I have recently been exploring the development of an area in southwest Copenhagen that was once home to the manufacturing facilities of Carlsberg Breweries, one of the world’s largest brewery groups. The master plan for this site employs many of the latest ideas in the field of urban planning, seeming to serve as a model, at least on paper, for how the development of former industrial sites should proceed.
Designed by Entasis Architects, a relatively small Copenhagen-based firm that won Carlsberg’s international ideas competition for the site’s development, the plan aims to transform this 74-acre site in extraordinary ways. The new city district will be compact, characterized by a variety of users and a variety of functions. Development will be transit-oriented, with plans to renovate and even relocate the nearest train station and with provisions for plenty of bicyclists and pedestrians (planners anticipate a transportation modal split somewhere around one-third motor vehicles, one-third public transport, and one-third cyclists and pedestrians). Public gathering spots and other shared areas will abound, and the spaces between buildings will receive more attention than will the buildings themselves. And the site’s beautiful historic buildings, many of which are legally protected by Denmark’s Heritage Agency, will be preserved and integrated almost seamlessly with the new construction. The site plan will modernize the medieval European-style compact city that has become so popular in today’s urban planning world.
Of course, the development of the Carlsberg site has enjoyed incalculable advantages that have helped to make such a remarkable master plan possible. For one, rather than allowing the area surrounding its former manufacturing facilities to grow derelict, Carlsberg Breweries has played an active role in determining the future of the site. Plans for redevelopment began even before Carlsberg had transferred production to its new facilities, ensuring as smooth a transition as possible between industrial area and new city district. The site will continue to use the Carlsberg brand, ensuring not only the continued involvement of Carlsberg Breweries but also imbuing the area with 160 years of industrial history. And the site’s location in Copenhagen, a place where progressive planning ideas have become mainstream and where citizens tend to engage constructively in planning processes, certainly did not hurt.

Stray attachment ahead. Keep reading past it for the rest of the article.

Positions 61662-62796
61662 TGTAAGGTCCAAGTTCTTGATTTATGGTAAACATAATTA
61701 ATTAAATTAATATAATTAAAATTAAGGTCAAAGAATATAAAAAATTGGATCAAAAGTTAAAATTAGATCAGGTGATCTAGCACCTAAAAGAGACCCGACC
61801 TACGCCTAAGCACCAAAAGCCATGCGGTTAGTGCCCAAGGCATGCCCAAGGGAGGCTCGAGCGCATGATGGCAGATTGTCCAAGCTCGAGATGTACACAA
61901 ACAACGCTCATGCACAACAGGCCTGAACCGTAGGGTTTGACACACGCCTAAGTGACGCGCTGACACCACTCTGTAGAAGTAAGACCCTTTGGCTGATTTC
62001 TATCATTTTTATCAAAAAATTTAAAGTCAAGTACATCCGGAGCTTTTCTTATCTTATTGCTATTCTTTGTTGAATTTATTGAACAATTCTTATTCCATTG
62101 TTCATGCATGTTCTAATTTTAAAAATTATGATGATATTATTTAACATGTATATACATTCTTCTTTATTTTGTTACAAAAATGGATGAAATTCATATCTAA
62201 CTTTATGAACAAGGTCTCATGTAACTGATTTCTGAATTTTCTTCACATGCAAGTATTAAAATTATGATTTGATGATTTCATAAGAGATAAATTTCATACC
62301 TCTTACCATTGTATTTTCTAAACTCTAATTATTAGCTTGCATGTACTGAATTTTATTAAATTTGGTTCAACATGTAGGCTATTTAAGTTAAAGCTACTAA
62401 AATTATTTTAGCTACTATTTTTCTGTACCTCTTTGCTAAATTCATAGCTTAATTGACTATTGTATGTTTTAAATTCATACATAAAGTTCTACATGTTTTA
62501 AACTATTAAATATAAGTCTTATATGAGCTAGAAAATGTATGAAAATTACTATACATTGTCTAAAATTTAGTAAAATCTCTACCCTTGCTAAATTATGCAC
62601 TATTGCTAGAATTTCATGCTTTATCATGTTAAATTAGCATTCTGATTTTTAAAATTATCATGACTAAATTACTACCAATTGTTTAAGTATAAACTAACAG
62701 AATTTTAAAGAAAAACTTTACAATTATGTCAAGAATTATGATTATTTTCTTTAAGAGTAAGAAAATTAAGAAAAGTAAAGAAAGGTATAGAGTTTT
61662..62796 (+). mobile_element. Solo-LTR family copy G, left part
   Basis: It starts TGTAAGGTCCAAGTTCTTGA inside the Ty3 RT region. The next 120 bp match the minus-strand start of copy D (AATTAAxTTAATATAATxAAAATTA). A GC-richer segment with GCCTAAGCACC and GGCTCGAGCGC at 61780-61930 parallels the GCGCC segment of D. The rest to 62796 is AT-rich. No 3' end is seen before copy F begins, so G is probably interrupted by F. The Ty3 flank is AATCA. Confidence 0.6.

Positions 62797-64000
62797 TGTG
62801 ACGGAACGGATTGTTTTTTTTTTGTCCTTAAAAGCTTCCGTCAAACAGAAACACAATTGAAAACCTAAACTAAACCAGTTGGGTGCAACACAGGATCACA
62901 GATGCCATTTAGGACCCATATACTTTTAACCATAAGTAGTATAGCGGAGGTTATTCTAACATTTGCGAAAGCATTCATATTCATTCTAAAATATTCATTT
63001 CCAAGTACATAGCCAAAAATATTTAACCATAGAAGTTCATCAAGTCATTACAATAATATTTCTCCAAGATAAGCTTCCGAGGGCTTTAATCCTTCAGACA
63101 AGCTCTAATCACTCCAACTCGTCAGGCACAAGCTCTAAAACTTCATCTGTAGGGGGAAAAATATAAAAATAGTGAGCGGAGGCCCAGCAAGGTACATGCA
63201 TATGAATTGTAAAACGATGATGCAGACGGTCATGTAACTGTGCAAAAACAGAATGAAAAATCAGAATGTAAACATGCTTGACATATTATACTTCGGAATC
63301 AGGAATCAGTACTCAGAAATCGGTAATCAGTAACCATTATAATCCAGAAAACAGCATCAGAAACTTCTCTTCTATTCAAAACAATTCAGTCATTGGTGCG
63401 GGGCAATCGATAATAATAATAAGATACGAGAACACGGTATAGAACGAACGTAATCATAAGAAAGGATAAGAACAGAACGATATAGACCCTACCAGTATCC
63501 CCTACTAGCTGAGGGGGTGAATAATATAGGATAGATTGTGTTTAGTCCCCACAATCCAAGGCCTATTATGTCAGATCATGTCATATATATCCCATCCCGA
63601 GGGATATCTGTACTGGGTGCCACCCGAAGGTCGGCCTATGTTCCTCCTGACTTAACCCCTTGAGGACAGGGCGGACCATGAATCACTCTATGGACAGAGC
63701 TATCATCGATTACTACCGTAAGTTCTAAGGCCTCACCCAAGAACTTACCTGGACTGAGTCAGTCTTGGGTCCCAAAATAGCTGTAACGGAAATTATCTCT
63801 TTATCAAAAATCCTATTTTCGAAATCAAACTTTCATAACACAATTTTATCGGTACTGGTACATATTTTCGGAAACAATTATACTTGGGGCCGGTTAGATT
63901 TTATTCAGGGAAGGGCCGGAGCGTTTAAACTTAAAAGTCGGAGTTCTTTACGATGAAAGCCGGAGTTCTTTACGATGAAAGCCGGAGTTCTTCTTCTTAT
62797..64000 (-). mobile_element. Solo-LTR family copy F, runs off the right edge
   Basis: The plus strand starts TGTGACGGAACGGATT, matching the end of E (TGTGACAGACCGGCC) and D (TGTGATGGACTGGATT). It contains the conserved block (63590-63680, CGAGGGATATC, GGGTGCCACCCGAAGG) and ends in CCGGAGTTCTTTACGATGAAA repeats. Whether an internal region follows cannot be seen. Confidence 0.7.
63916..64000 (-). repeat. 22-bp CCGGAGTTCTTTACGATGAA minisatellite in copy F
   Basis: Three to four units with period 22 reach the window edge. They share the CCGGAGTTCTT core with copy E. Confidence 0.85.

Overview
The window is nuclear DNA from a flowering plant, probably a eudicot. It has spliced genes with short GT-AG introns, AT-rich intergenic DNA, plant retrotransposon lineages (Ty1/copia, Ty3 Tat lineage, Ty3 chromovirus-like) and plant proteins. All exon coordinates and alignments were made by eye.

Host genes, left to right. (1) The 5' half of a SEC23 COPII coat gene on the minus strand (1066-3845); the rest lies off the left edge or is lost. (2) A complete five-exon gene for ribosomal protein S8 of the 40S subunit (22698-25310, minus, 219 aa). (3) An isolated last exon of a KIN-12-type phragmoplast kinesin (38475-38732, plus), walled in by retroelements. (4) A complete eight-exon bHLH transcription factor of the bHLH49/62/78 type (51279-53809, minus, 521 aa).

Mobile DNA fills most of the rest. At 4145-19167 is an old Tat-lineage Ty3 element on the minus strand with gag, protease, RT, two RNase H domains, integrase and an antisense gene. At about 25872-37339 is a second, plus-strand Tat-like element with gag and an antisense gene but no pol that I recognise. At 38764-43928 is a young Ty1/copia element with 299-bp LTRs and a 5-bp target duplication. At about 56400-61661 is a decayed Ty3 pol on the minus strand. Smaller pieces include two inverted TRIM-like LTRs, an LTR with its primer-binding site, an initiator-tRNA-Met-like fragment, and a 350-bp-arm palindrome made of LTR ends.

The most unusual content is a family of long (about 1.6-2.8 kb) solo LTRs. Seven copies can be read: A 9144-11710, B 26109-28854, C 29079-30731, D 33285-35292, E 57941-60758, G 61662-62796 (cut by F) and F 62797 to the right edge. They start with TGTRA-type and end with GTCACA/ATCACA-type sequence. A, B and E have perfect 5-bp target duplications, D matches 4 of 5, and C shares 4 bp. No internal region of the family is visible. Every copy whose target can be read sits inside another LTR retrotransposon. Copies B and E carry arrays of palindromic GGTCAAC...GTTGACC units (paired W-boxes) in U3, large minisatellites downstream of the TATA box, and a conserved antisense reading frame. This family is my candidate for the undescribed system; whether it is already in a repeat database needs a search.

Perhaps most notably, Carlsberg has launched another ideas competition, this time to find suitable temporary public spaces to create and maintain vibrant city life during the interim period between industrial area and city district. Carlsberg’s developers have evidently realized that well-designed buildings and well-planned city blocks are worthless without people. The temporary public spaces are intended to inject life in the Carlsberg area from the beginning of the development process, to ensure that the district will have a long tradition of public life and social integration. Three proposals have been awarded a total of 7 million DKK (about $1.2 million USD) to construct 25,000 square meters of outdoor public facilities; the first of these spaces opened in June, and Carlsberg has already begun to promote a number of public events in the area.
If the site’s master plan represents a “revolution” in modern city planning for its ability to translate age-old ideas into modern language, then the site’s temporary public spaces represent a revolution in the battle against urban decay. This initiative, combined with Carlsberg’s early involvement in the redevelopment process, suggests that it is possible to prevent industrial decay through masterful master planning and intelligent urban design.
Yet the tragedy of the Carlsberg site is that it too may become another reminder that in the field of urban planning, as with so much else, money rules all. Construction has been stalled indefinitely, as developers recover from the financial crisis and recognize that their investment horizon may be much longer than initially anticipated. Developers have already begun to reevaluate whether relocating the nearby train station, once an integral component of the transportation plan for the area, is worth the enormous expense. It is unclear what will happen with the Carlsberg site, but it now seems unlikely that the master plan will be realized in its entirety.
And so the Carlsberg project affords hard lessons about the reality of urban redevelopment projects. Even with all of the advantages in this case, Carlsberg’s developers have been unable to transition from master plan to on-the-ground reality. I do sincerely hope that they will manage to create something resembling Entasis’ plan; I would like to believe that it is possible to plan such an appealing, vibrant, magical urban space.